Recovery, Relapse, Relationship

As I first gazed upon her, the blood rushed from my face, my fingers trembled, my lungs refused to breath, my heart refused to pump. Pity overwhelmed me, then disgust, then anger, then sadness. I could have sworn I smelled vinegar, although I don’t know where the smell would have come from. I closed my eyes, to give them a respite, but that only burned the image on the inside of my eyelids.

I had been familiar with cases of violent rape. Hell, they were why I volunteered as a victim’s advocate, because I needed to feel I was doing something to help. I saw women come into the hospital with bloody mouths, black eyes, missing teeth, fist-sized bruises, concussions, broken bones… I’d seen it all, or at least I thought I had. The worst case I had ever seen was a girl of 14 they had carried in on a stretcher. A clump of her hair had been torn out; two of her fingers had been broken; and her right hip had been forcibly dislocated. And I won’t even try to describe the sexual violence she had suffered, or the injury to her psyche. I had nightmares for a week. But somehow I got through it, stronger for the experience. After that, I thought I could handle anything. So when they asked me to talk to a Clydene Jackson, after her condition had stabilized, I had not sufficiently prepared myself for the shock.

They called me during breakfast, the day after Valentine’s Day, 2006, and asked if I could come down to the hospital for a special case. Once there, I met with the doctor and a police detective. We stood around the nurse’s station. Dr. Ilic, an athletic woman with medium-length, black hair and a sharply defined chin, reminded me a little of my mother. I missed my mother. But the doctor spoke in an exotic accent I couldn’t quite put my finger on. The police detective was a brusque, grizzled, old codger, who wore a suit and tie. It seemed like there were other things he’d rather be doing than talking to me, but such was his job. They filled me in on the situation.

When Clydene had come in late the previous night, she was in pretty bad shape. She had malignant hyperthermia from the anesthesia her attacker had used to knock her out. A friend of mine once almost died from MH, on the operating table, and she would have died if her anesthetist hadn’t known what he was doing. Clydene would have died, too, if they hadn’t gotten to her in time and if Dr. Ilic had not recognized the symptoms and known what to do.

The “perp” in this case, the detective explained, had gotten a hold of a stash of hospital anesthetic—they were still tracing the source. The guy claimed that he used it because it was safer than the street alternatives, and he didn’t want his victims to get hurt. I shook my head in wonder, not that I hadn’t heard similar stories in the past. The criminal mind will probably always puzzle me.

Anyways, this guy had done this before—no surprise, because they usually have. Apparently, his attacks had gotten gradually more brutal and more daring—also no surprise, because that also fits the profile of a serial rapist. He was also a bit narcissistic, as if he wanted to get caught. Until they finally did catch him, red-handed at the scene with a belt in one hand and his victim in the other. When they found her, she was in no condition to fight back, even if she had not been tied to that chair.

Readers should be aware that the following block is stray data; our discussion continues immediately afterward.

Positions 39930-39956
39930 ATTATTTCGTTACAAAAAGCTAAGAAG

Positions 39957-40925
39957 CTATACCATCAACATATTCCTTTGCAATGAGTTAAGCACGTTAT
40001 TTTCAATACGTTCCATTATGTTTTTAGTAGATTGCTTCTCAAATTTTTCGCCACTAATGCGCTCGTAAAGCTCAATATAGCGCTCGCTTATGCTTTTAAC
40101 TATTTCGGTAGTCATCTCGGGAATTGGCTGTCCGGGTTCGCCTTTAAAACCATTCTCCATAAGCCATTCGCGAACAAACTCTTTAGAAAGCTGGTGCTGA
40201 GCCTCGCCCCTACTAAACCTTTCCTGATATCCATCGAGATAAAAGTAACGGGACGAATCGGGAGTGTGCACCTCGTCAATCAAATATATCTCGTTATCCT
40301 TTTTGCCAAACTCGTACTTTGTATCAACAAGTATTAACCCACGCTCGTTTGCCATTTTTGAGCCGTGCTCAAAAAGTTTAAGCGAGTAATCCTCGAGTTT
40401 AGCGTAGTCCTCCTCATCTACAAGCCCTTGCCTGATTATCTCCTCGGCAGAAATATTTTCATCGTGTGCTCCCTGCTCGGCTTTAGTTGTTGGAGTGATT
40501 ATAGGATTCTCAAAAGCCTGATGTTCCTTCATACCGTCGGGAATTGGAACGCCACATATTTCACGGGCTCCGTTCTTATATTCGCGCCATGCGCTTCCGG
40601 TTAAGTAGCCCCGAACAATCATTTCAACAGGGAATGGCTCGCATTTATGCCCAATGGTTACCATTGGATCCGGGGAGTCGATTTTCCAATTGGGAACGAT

I swallowed, hard.

“Can you handle this?” the doctor asked.

I nodded casually at her. “Yeah,” I said. “No problem.” I lied, not because I needed her to believe me, but because I myself needed to believe I could handle it.

“So, we still need a rape kit and her statement,” the detective said.

“Okay.” I breathed. “Is there anything else I should know.”

“Just that her husband is in there with her now,” Dr. Ilic said. “His name’s Ted. And I don’t think he’s taking it very well. He’s been sitting in there all night.”

“Yeah,” agreed the detective, nodding. “He may be having regrets. Just get him to see that he didn’t do anything wrong.”

I had run across similar situations before, both as a victim’s advocate and in my practice as a mental health counselor. Loved ones can blame themselves for what happened, even if it was completely out of their control. After they get over the shock of the event itself, they go on an emotional roller coaster ride that can take them through nostalgia, regret, self-blame, and depression. The danger is that they’ll never get off the roller coaster. And while they’re on the roller coaster, they tend to make poor choices. That could really complicate the situation here, I knew, where Ted was going to have to do things for Clydene that he might not want to do. I also knew he might think me the bad guy, because my primary job was to stick up for Clydene. I hated to be the bad guy.

(To be continued…)

This story is tangential to The Conscience of Abe’s Turn and takes place in the Abe’s Turn universe. If you enjoy this story, please also check out The Conscience of Abe’s Turn (the novel).

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Storyblogging Carnival XCIX…

Welcome to the ninety-ninth storyblogging carnival. Wow, that means the next one is number 100. I should probably do something special for it, huh?

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[…] King presents Recovery, Relapse, Relationship posted at J. Timothy King’s Stories, saying, “A sexual assault advocate faces a victim […]

Some truly excellent posts on this website, thank you for contribution. “Give me the splendid silent sun with all his beams full-dazzling.” by Walt Whitman.

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